If and when the trade war is settled, China needs to demonstrate its readiness to provide a safe, fair and attractive business environment for overseas firms and investors
City is lucky to enjoy the best of both worlds but those same advantages also mean growing international scrutiny.
It’s bad news for those blue skies: in a year of sensitive political anniversaries, stability obsessed Beijing is likely to prioritise economic growth over its ‘three critical battles’ against financial risks, pollution and poverty
Going by official media, the intensity of pledges of allegiance to the president were reminiscent of the 1960s heyday of Mao Zedong. But the Chinese people have grown more mature about political indoctrination.
Despite repeated requests from Beijing for state-owned banks to lend to the private sector, it is still difficult for small and medium-sized firms to obtain credit
Wang Zhimin, director of mainland’s liaison office, made remarks at forum to discuss outcomes of nation’s annual political sessions.
Owners play down suggestions it could boost domestic business and aid employment to help offset the slowdown in growth caused by the US-China trade war.
Olive branch from Beijing follows increasing concern in Europe that China is a ‘strategic rival’ that may undermine its interests.
Premier ends National People’s Congress by promising to introduce measures to alleviate burdens felt by the private sector.
Premier promises 11 million new jobs as China tries to ensure social stability, with tax cuts and reduced red tape to help private companies.
Reporters’ hopes they would get to pose a question on one of the burning topics of the day were quickly dashed.
Chinese Premier stressed that the law will regulate officials’ behaviour, making sure foreign investors’ rights will be protected.
‘Unanswered questions’ over judge-turned-whistleblower who admitted losing documents for major trial results in lowest approval rating in three years.
Li Keqiang refutes spying suggestion, saying it is ‘not how China behaves’ and that Beijing would never require Chinese companies to do so.
Some in the city worried it would miss out on benefits of tweaks to how overseas companies are treated. But premier offers highest-level affirmation yet that it will not.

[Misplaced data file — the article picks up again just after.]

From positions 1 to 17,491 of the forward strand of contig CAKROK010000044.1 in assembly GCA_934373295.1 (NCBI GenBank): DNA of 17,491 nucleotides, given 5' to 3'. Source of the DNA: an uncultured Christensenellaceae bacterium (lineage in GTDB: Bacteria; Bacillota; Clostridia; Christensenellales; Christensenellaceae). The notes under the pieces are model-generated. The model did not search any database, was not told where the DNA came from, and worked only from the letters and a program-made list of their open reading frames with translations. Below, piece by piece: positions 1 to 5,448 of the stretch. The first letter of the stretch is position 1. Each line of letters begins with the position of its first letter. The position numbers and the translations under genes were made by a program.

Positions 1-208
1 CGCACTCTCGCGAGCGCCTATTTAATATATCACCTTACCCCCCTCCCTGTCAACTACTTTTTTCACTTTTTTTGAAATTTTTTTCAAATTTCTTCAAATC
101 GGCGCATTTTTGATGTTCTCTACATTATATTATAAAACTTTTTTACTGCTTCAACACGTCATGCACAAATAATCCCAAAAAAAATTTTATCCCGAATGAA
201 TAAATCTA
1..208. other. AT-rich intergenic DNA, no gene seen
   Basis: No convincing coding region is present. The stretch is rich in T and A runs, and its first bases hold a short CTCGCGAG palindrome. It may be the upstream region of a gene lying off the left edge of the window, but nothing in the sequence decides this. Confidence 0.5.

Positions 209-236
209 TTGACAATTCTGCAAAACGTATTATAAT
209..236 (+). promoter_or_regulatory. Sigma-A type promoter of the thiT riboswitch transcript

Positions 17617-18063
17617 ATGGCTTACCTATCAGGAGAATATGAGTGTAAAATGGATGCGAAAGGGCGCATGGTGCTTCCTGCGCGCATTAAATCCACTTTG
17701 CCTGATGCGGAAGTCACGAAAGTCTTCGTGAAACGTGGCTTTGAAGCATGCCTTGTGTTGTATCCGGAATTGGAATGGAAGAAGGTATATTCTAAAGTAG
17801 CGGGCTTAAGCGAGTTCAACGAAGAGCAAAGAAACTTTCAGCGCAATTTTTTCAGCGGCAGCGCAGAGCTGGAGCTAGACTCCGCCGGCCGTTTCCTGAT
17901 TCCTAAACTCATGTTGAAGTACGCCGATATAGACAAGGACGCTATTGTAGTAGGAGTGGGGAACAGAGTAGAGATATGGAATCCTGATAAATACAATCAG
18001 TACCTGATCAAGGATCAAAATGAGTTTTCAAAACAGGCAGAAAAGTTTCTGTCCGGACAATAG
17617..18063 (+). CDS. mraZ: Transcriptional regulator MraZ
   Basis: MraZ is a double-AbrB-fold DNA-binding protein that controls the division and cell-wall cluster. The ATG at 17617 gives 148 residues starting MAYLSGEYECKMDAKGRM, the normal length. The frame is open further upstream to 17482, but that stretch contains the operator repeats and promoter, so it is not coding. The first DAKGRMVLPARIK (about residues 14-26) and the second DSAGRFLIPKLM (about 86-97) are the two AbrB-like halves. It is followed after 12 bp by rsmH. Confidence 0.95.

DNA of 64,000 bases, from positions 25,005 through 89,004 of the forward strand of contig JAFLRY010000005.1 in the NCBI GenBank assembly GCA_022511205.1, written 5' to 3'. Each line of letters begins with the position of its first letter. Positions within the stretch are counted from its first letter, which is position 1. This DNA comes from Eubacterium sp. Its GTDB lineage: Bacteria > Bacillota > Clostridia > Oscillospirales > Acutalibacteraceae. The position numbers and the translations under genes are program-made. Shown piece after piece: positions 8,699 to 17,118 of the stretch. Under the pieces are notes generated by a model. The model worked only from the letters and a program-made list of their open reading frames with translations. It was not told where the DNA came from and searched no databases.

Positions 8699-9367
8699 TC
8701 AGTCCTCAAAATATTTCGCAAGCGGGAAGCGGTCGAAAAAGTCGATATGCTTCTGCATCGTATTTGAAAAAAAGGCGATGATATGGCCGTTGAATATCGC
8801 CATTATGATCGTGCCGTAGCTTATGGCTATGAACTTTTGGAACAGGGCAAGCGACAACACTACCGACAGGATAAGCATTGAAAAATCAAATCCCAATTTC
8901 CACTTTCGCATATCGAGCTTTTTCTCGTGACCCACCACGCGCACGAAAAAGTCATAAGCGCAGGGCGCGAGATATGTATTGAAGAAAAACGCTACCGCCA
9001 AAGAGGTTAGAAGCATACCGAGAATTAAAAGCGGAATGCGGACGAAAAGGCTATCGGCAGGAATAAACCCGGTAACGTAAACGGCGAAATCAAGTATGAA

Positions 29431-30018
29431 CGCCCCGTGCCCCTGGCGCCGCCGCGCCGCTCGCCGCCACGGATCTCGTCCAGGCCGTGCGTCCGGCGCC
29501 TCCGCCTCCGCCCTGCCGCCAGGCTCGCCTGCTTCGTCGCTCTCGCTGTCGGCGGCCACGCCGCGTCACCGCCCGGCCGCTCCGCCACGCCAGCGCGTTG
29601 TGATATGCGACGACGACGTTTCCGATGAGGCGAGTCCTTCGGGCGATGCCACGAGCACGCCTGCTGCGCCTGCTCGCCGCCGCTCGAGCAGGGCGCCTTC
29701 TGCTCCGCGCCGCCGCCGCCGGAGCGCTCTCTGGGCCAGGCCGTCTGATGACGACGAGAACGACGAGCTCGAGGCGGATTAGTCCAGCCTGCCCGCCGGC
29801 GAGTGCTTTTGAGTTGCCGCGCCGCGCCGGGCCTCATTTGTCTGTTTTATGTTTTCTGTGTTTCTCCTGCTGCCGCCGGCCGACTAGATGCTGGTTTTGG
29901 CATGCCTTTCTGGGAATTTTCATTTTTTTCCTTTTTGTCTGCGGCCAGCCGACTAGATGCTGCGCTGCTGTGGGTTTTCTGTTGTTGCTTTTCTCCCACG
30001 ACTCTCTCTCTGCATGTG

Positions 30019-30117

The ballot of the National People’s Congress is often seen as barometer of an incumbent premier’s popularity, with hundreds having opposed some of Li’s past reports – but he is seen as face of Xi Jinping’s policies.
Uncertainty persists even as the National People’s Congress passes a law protecting foreign investment in China, and several proposals to fend off an economic downturn.
Attempt by Beijing to address key issues raised by US President Donald Trump as part of the US-China trade war including forced technology transfer and market access.
Outspoken Gree Electric chairwoman and National People’s Congress delegate Dong Mingzhu rules out price cuts to expand market share overseas amid US-China trade war.
Country is pumping more resources into developing equipment ranging from better guns to state-of-the-art warplanes, according to armaments specialists.
The southern tropical province is to be transformed into a digital free trade zone, but there is still much to be done as officials struggle to meet the grand plan’s ambitious targets.
Zhang Zhijun, head of the semi-official Association for Relations Across the Taiwan Strait, says mainland’s growing strength means it will inevitably achieve its goal.
But fleeing speculators could leave room for other buyers to collect at affordable prices, insiders say.
American Chamber of Commerce in China welcomes legislation ‘in principle’ but says it doesn’t go into enough detail and needs more consultation.
China must be ‘prepared to fight tough battles’ this year, the nation’s largest political advisory body is told on the final day of ‘two sessions’.
Government crack down on debt and risky lending also eliminated legitimate funding channels for smaller private sector businesses.
Some of China’s signature policies are labelled problematic and a waste of money by delegates, while Li Keqiang’s report is questioned, with foreign policy a particular focus of debate.